The birthplace of Smokey the Bear, discovered here as a cub in 1951, is a rugged piece of mountain real estate that straddles something that's unusual in New Mexico: an east-west-running range. Numerous canyons cut into the north side of the rocky range, while rocky outcroppings distinguish the region to the south. The terrain flattens now and then along the main ridge, and then opens out into meadows and groves of aspen. The Wilderness measures 12 miles long and two to six miles wide, with elevations varying from about 5,500 feet near the eastern boundary to 10,083 feet on Capitan Peak (sometimes called El Capitan Mountain). At the lower elevations, pinion and juniper woodland flourishes, with ponderosa pine making an appearance midslope, followed by mixed conifers (Douglas fir, Engelmann spruce, corkbark fir, and pine) on the main ridge. The original Smokey, the world-famous symbol of forest fire prevention, lies buried in nearby Capitan, but plenty of his kinfolk still reside in these woods. Other denizens include large populations of mule deer and wild turkey, both of which attract hunters in the fall (as do the black bears). Anglers can try to catch small brook trout at Pine Lodge, Copeland Canyon, Kelly Canyon, and Seven Cabins Canyon. Of the dozen or so hikes in the Wilderness, 8.2-mile Summit Trail follows the main ridge and probably offers some of the best views. Foot traffic is usually heaviest on the Capitan Peak Trail, which takes 5.7 miles of steep switchbacks to reach El Capitan's summit.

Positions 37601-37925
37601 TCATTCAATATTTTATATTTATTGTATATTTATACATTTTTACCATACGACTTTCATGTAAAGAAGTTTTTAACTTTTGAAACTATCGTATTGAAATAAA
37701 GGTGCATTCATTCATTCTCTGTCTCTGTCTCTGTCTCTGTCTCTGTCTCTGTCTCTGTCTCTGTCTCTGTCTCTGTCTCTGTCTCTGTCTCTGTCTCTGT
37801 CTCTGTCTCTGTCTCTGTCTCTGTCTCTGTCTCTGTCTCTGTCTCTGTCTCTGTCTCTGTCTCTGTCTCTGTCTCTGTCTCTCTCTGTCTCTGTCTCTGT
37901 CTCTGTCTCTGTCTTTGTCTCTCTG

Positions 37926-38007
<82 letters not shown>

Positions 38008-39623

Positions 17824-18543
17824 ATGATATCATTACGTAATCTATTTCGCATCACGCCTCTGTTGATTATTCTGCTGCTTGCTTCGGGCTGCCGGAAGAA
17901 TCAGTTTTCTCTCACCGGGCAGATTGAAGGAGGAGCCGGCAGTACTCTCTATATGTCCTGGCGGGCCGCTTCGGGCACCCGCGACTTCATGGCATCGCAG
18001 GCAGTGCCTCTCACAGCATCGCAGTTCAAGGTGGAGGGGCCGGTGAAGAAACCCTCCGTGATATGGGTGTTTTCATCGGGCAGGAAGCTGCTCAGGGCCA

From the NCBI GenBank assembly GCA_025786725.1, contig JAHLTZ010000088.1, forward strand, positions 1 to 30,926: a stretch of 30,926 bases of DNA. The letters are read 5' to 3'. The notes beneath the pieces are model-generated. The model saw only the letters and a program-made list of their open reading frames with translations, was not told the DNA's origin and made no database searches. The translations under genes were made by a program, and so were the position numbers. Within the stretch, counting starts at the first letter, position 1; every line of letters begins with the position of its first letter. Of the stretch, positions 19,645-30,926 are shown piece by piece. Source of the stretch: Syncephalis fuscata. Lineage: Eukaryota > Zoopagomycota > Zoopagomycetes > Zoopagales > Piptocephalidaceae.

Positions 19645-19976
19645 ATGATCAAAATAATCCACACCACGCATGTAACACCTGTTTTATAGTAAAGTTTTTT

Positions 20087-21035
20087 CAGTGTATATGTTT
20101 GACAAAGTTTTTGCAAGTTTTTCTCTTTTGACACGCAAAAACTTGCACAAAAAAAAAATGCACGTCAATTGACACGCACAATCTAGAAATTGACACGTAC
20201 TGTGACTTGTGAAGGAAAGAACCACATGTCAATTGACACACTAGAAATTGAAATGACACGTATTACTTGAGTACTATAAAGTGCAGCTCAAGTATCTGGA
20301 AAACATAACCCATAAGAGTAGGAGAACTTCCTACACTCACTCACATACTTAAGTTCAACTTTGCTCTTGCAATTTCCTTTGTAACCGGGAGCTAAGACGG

Leave No Trace
How to follow the seven standard Leave No Trace principles differs in different parts of the country (desert vs. Rocky Mountains). Click on any of the principles listed below to learn more about how they apply in the Capitan Mountains Wilderness.
Digital and paper maps are critical tools for wilderness visitors. Online maps can help you plan and prepare for your visit ahead of time. You can also carry digital maps with you on your GPS unit or other handheld GPS device. Having a paper map with you in the backcountry, as well as solid orienteering skills, however, ensures that you can still route-find in the event that your electronic device fails.
Motorized equipment and equipment used for mechanical transport is generally prohibited in all wilderness areas.
This includes the use of motor vehicles, motorboats, motorized equipment, bicycles, hang gliders, wagons, carts, portage wheels, and the landing of aircraft including helicopters.
New Mexico Wilderness Act - Public law 96-550 (12/19/1980) To designate certain National Forest System lands in the state of New Mexico for inclusion in the National Wilderness Preservation System, and for other purposes